Rules of Protection (Tangled in Texas)(9)

By: Alison Bliss

“Not as surprised as you’re going to be,” I sneered, lifting my knee into his groin.

He crumpled to the ground, and although I briefly considered kicking him in the face, I chose to run instead. I jumped into a taxi parked in front of the nightclub and yelled for the driver to take me to the police station.

Jake stumbled out of the alley as we pulled away from the curb. The look on his face was murderous.

The adrenaline swimming through my veins kept my heart rate up and my breathing rapid. I figured it would slow on the way to the police station, but the cab driver kept watching me in his rearview mirror. It made me paranoid.

“You okay, ma’am?” he finally asked.

His concern came across genuine, but I wasn’t taking any chances. “My car was impounded.”

I’m not sure if he believed me or not, but he didn’t ask any more questions. When we got to the station, I glanced around and realized I didn’t have my purse; it was still at the table with Gina and Dale. No purse. No pockets. No cash.

“I, um…”

The cab driver realized the situation as well. “It’s okay. This ride’s on me.”

I thanked him, exited the cab, and walked numbly through the police station’s sliding glass doors. A heavy-set dispatcher with short brown hair sat behind a bulletproof partition.

She glanced up at me. “Can I help you?”

Though I heard her, I couldn’t bring myself to answer. Thinking of what I needed to tell her made my breath tighten, as if Jake’s arm still pressed against my throat. My heart pounded in my chest, and my blood pulsed rapidly through my body, registering in my ears.

The dispatcher eyed me strangely. “Ma’am…? Is there something I can do for you?”

Shaking from head to toe, I finally managed to say, “He’s d-d-dead.”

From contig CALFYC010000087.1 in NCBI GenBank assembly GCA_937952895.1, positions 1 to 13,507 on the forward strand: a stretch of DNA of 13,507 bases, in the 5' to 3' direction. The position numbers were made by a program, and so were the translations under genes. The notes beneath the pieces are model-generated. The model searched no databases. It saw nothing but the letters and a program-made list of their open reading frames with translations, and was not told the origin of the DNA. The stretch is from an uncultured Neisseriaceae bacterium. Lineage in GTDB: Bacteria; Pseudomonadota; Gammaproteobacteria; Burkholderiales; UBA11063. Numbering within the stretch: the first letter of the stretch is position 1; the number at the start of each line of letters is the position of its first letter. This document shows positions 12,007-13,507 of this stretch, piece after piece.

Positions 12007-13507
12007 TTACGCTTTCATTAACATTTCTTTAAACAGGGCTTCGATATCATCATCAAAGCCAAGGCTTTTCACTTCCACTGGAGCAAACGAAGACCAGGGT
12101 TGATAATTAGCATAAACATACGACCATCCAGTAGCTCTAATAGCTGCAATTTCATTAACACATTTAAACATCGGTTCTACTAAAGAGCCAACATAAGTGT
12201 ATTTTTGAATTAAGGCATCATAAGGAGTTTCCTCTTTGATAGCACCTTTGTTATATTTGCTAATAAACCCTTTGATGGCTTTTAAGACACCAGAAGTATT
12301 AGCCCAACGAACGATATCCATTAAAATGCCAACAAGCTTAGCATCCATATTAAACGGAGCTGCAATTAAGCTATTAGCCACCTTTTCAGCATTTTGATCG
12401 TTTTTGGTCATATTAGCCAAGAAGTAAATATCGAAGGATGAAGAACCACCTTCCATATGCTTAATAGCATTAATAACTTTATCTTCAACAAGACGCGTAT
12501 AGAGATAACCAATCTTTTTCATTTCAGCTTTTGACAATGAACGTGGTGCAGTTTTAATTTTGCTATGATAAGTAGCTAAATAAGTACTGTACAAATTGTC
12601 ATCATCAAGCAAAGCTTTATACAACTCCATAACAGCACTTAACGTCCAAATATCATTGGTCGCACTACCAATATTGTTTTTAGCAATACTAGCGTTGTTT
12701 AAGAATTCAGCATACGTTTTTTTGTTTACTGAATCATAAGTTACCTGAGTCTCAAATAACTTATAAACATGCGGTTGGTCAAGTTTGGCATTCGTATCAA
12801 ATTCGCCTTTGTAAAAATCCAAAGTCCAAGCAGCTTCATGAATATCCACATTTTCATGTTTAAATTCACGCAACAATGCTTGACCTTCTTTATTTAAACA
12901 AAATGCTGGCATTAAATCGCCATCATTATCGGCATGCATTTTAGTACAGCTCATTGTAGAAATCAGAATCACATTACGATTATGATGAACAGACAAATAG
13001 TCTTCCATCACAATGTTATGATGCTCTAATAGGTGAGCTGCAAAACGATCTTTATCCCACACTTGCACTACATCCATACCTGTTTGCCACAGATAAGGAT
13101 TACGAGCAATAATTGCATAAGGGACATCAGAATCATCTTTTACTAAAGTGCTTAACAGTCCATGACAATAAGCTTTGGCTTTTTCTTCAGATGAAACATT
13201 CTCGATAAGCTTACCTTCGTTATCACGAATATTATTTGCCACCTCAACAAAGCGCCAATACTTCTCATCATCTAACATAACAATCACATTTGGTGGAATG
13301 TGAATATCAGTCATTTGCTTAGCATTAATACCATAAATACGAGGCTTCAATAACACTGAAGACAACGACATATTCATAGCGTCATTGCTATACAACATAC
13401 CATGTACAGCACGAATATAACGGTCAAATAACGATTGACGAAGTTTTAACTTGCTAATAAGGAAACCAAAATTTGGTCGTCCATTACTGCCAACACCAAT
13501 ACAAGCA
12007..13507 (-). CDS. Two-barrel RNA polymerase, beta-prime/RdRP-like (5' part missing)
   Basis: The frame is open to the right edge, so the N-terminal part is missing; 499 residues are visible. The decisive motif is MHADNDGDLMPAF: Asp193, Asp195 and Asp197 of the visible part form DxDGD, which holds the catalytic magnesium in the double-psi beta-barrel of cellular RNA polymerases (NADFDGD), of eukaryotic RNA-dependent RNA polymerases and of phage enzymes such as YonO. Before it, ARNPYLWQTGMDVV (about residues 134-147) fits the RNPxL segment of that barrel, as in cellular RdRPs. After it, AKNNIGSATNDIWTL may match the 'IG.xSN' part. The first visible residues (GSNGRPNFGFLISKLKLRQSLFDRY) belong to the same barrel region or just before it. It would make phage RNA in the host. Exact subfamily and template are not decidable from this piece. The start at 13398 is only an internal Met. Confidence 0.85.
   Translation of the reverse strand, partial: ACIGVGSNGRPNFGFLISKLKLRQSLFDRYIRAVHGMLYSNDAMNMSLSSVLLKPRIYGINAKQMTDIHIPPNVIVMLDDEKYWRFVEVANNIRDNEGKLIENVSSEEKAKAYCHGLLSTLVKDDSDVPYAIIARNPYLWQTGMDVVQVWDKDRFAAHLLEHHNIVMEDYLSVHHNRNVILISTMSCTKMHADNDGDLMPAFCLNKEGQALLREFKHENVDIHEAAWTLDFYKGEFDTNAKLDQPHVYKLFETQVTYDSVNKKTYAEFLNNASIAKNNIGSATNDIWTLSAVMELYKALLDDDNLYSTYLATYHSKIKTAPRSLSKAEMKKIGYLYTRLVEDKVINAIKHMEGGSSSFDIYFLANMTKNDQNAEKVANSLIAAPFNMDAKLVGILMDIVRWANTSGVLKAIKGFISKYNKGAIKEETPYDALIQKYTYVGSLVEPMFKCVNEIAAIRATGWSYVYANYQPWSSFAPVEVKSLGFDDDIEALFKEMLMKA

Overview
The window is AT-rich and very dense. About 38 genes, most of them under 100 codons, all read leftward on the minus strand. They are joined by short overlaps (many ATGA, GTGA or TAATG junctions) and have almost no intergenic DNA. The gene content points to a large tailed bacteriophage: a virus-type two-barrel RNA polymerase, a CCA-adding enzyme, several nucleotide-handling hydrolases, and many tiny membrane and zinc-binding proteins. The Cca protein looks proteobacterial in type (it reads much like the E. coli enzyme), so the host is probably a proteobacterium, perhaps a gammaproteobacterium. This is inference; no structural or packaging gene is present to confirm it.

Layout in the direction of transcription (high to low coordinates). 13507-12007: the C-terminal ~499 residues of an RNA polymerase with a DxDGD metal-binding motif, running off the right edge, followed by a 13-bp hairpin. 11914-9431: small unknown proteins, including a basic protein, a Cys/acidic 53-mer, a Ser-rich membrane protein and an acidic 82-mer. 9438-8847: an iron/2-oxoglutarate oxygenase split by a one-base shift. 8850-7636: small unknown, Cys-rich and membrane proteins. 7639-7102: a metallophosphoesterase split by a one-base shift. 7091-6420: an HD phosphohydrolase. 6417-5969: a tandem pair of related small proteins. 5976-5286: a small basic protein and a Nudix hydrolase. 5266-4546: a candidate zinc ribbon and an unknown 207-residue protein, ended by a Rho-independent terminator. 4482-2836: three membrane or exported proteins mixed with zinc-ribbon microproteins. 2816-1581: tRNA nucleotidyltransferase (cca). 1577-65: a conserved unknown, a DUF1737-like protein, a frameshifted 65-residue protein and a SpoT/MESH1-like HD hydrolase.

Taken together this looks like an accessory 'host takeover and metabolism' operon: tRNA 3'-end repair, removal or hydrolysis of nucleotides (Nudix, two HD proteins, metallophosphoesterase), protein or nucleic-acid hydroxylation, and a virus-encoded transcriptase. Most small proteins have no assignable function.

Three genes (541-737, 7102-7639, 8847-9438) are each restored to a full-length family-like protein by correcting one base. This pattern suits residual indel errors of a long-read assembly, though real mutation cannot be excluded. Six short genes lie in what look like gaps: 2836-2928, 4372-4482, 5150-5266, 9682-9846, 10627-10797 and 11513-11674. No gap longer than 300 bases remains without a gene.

At once, the entire scene rushed back to me. The room got darker as my eyes rolled up into the back of my head, and the last thing I heard was the sound of me hitting the floor.

When I woke up, I was sprawled on a gurney, and my head hurt. The paramedic at my side pulled a blood pressure cuff off my arm and pointed a penlight at my pupils to check their dilation. I did as he asked, following his finger with my eyes. Four uniformed deputies in the room watched silently while the he assessed my condition.

The medic glanced back at the officers. “She’s okay, just fainted and bumped her head. She’ll have a bit of a headache, but it’s nothing a little aspirin won’t cure.”

“Miss, we need to ask you a few questions,” one policeman said. “Could you come with us, please?”

I stood slowly, my head hurting from the movement. The cop led me through the double doors and down a hallway until he angled into a small room marked “Interrogation Unit.” A small table, three uncomfortable-looking chairs, and a large mirror that consumed most of the far wall adorned the room. After I sat, I spied the small black camera mounted above the door. The red, blinking light flashed to a steady green. It wasn’t hard to figure out they were taping me.

The man who sat across from me was probably close to retirement age. He had a full head of gray hair and a neatly trimmed mustache to match. “I’m Officer Stevens,” he said, flipping open a small notepad. “And this is my partner, Officer Danforth.”

Danforth was in his late thirties with dark hair cropped short. He offered to get me some coffee, but I declined. My hands trembled enough without the extra jolt of caffeine.

“Miss, our dispatcher said you told her a man is dead,” Stevens said bluntly.

“Y-yes. He’s…dead. I saw it. I watched him die.”

“Did you kill him?”

“What? No, I watched him…oh God!” I covered my face with my hands.

“It’s okay, Miss. We’re here to help you,” Danforth said. “Can you start from the beginning and tell us what happened?”

Stevens jotted down notes as I spoke. I told them everything I could remember until I had passed out in the lobby. They both looked at me as if I were loony.

Stevens shifted his gaze to the younger officer and, as if given a silent command, Danforth excused himself, disappearing from the room. I hoped they were sending a unit over to The Jungle Room to check out my story. I imagined it was difficult to believe anyone would be dumb enough to murder someone in a packed nightclub.

Officer Stevens asked me to repeat the entire story and forced me to go slower through the details this time around. When I got to the part about Sergio looking nervous, I completely broke down. Tears rolled steadily down my cheeks. My voice was barely a whisper. I knew how he had felt because I felt the same way when Jake had grabbed me. It’s the fear of the unknown, as much as it’s the fear that you know exactly what might happen.

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